By Dave Woods
Digital market development manager
BRANSON, Mo. —
It was a beautiful Ozarks morning when I met Ron Buchanan. I knew his name from reading police reports in The Joplin Globe.
Buchanan isn't a scofflaw, however -- he is the law. A Joplin Police Department patrolman and detective, he and his law-enforcement comrades were honored at Silver Dollar City on a recent Saturday morning.
The event was a dedication of a 30-foot tall monument to "the good guys." Community police officers, county deputies, state highway patrol, local and federal drug enforcement officials and other first responders from around the region represented their noble professions during the ceremony in the park's town square.
It was a cool deal. The department representatives received commemorative plaques and were recognized for their enforcement efforts. They were also reminded of the good relationship and longtime cooperation between lawmen and cowboys.
Brad Thomas, the park's top guy, stressed to the crowd: "Even though the park's new coaster is named 'Outlaw Run,' at Silver Dollar City, the good guys always win."
The monument was important to highlight, Thomas said.
"We dedicate this monument to the men and women who aspire to be the good guys," he said during the ceremony.
The Sons of the Silver Dollar played, dignitaries spoke and the Haygoods opened the event with the national anthem. It was a heartfelt and patriotic experience.
After the town square party -- complete with music, ceremony and confetti cannons (I love confetti cannons) -- we walked down the hill to Outlaw Run. It was the official public opening of Silver Dollar City's new $10 million, steel-wheeled, wooden roller coaster.
The lawmen and a dozen or so local kids were recognized for inspiring citizens in their own Ozark communities. They -- all above 48-inches tall (minimum height requirement) -- were invited to take the first "official" trips on Silver Dollar City's 87-second whirl around the 1880s-themed park.
The coaster hits 68 mph during the breathtaking ride through the park's forest and hills.
Buchanan was impressed. I know, because I was in the stagecoach-inspired coaster's steel-wheeled cars following him. The new ride left my breath 16 stories above the park before the Outlaw Run cars dived 81 degrees, almost straight down. I recognized Buchanan's JPD uniform, and after I regained my coaster composure I hit him up to answer a simple question: "So, what did you think?"
"This is awesome," the officer said, scoping the horizon for his own children. "What Silver Dollar City did for law enforcement here today is great. We're about two hours away, so it's a big honor that they invited us."
Change of pace
Buchanan said he was happy for a chance to get off the mean streets of Joplin, its daily investigations and duties, and spend some time on the simpler streets of Silver Dollar City. There are gunfights and bad guys at the park, but it's a different kind of criminal element with which he would deal that day. At Silver Dollar City, the bad guys are at a definite disadvantage. Good guys abound.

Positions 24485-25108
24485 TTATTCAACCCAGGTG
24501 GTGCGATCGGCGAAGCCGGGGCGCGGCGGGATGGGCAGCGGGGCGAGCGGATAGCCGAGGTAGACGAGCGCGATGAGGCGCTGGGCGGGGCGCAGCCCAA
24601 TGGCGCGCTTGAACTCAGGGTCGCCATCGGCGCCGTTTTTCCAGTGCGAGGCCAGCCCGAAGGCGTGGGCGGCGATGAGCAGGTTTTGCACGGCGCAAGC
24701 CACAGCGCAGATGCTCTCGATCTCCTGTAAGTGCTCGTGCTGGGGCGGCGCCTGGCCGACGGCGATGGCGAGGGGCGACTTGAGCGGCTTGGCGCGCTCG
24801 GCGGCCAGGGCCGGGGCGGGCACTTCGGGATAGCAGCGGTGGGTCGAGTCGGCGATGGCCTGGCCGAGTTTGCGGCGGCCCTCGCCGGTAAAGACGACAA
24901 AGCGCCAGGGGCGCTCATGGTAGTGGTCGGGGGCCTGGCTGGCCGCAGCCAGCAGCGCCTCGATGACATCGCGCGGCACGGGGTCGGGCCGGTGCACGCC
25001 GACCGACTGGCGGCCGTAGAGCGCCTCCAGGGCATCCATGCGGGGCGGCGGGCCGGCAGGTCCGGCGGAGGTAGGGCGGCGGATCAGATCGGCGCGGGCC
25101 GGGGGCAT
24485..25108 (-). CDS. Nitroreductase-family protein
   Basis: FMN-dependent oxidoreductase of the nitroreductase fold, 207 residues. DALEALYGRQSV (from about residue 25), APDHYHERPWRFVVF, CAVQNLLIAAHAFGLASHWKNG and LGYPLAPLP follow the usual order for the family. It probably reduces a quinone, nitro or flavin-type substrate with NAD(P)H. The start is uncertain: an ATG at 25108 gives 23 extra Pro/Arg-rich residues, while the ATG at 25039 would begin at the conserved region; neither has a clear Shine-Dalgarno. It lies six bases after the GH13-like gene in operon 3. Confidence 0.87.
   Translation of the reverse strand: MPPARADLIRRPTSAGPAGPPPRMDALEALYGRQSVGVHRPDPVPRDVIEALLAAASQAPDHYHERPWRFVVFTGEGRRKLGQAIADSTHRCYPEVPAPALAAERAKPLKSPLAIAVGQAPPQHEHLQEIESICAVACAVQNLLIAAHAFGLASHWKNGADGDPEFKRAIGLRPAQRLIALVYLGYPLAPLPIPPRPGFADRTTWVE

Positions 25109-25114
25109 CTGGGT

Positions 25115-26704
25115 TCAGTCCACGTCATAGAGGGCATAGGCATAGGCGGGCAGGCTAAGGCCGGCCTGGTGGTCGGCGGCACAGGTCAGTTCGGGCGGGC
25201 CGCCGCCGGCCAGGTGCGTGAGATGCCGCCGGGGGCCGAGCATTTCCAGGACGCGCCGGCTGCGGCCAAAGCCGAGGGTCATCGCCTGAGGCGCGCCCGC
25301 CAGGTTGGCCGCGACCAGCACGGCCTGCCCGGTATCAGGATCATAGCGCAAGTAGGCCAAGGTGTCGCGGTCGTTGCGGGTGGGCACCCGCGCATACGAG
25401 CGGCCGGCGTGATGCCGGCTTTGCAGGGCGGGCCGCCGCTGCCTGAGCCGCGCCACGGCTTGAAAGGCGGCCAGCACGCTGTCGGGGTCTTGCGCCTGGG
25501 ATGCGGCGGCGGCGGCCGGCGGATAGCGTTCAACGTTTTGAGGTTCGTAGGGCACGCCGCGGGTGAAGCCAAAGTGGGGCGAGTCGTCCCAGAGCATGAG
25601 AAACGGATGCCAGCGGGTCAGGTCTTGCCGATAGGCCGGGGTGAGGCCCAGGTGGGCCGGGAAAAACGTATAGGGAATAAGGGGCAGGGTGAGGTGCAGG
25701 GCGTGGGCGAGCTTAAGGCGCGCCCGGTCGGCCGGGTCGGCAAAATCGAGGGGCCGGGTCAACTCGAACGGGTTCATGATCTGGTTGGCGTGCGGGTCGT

"When they invited (Joplin officers), it was an opportunity to get out of the office and do something that represents the Joplin Police Department," he said as he corralled his own kids, laid down the theme park law, and watched as they dashed into the park. He laughed and then praised the young people also honored that day for their good deeds. He shared his run on the park's new attraction with an Ozarks kid who was a good guy.
"It's always great to see the kids come out and put their hearts and souls and work and efforts into their communities," he said. "It's a real honor, too. I was honored to ride with one of them today."
From talking just a few minutes to Buchanan, I know he meant it. As Buchanan kept a watchful eye on his own kids, he explained a little of his parenting philosophy.
"Sometimes they watch television and think it's all 'CSI' or 'Cops' on TV," he said. "I try to keep them away from the TV, but here, they actually get to see the other side of it, the good guys."
Plenty has been written in the pages of the Globe and J-Magazine regarding Outlaw Run, so I won't bore you. But the new park monument to the first responders and law enforcement officials of the nation is great testament to Ozarks history of fighting bad guys, moonshiners, Baldknobbers and ne'er-do-wells.
By the way, not all moonshiners and Baldknobbers are or were bad guys. It's a great conversation starter for families as they wait together to board Outlaw Run. Just a couple moments to talk about right and wrong; good and bad; and what it feels like during a triple barrel roll.